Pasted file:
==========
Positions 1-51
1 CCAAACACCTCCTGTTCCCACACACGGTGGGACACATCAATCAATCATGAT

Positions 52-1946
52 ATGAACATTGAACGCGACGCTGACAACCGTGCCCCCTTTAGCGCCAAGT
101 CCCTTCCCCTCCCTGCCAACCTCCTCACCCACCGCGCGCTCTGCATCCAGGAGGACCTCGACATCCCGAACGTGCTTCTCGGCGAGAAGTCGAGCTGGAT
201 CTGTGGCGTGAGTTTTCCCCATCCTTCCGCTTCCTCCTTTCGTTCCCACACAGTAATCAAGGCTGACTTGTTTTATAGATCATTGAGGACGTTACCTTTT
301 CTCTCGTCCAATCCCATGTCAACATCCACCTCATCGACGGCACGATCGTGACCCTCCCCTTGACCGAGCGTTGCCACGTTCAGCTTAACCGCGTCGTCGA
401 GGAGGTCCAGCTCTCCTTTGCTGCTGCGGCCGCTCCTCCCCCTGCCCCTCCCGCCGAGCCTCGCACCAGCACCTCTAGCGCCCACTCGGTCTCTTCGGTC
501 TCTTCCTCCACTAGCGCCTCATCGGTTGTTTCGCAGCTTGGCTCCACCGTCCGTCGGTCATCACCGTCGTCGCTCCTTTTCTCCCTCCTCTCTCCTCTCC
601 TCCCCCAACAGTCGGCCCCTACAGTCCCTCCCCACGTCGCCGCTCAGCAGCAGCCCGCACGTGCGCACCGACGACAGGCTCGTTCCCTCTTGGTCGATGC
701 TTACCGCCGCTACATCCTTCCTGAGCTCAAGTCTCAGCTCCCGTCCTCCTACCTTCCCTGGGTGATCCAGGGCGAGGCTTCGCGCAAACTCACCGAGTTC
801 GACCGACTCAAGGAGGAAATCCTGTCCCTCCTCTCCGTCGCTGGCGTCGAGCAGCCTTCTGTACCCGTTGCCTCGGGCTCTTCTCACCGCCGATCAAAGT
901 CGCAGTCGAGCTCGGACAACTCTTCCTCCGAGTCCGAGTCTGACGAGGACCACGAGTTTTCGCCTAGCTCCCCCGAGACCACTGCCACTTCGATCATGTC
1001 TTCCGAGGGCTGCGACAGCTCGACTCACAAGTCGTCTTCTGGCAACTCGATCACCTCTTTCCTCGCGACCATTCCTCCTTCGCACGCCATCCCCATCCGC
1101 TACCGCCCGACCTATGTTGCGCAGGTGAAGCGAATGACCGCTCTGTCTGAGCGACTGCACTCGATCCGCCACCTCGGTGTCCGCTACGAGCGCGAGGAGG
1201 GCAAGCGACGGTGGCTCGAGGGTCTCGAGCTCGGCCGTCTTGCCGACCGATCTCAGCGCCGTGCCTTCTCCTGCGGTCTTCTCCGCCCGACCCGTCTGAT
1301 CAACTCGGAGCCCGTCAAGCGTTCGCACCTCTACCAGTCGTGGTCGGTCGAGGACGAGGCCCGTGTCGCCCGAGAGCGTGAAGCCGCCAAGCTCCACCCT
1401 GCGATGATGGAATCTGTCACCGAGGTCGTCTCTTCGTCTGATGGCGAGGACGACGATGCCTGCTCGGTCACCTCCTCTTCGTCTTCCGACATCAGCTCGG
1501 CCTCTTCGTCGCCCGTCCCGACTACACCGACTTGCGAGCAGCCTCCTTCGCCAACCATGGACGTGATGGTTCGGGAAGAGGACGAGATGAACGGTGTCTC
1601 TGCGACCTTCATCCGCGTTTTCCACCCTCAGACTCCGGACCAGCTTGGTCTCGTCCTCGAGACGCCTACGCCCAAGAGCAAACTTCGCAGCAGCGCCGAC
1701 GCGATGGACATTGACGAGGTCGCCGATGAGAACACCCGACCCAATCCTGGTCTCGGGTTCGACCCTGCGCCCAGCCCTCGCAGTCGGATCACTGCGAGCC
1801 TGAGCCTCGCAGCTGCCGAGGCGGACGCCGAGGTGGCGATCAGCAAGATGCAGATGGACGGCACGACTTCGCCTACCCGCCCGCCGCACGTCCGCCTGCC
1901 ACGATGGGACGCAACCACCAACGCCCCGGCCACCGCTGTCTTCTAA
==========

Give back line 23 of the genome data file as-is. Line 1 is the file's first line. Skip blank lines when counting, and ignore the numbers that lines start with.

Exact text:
1901 ACGATGGGACGCAACCACCAACGCCCCGGCCACCGCTGTCTTCTAA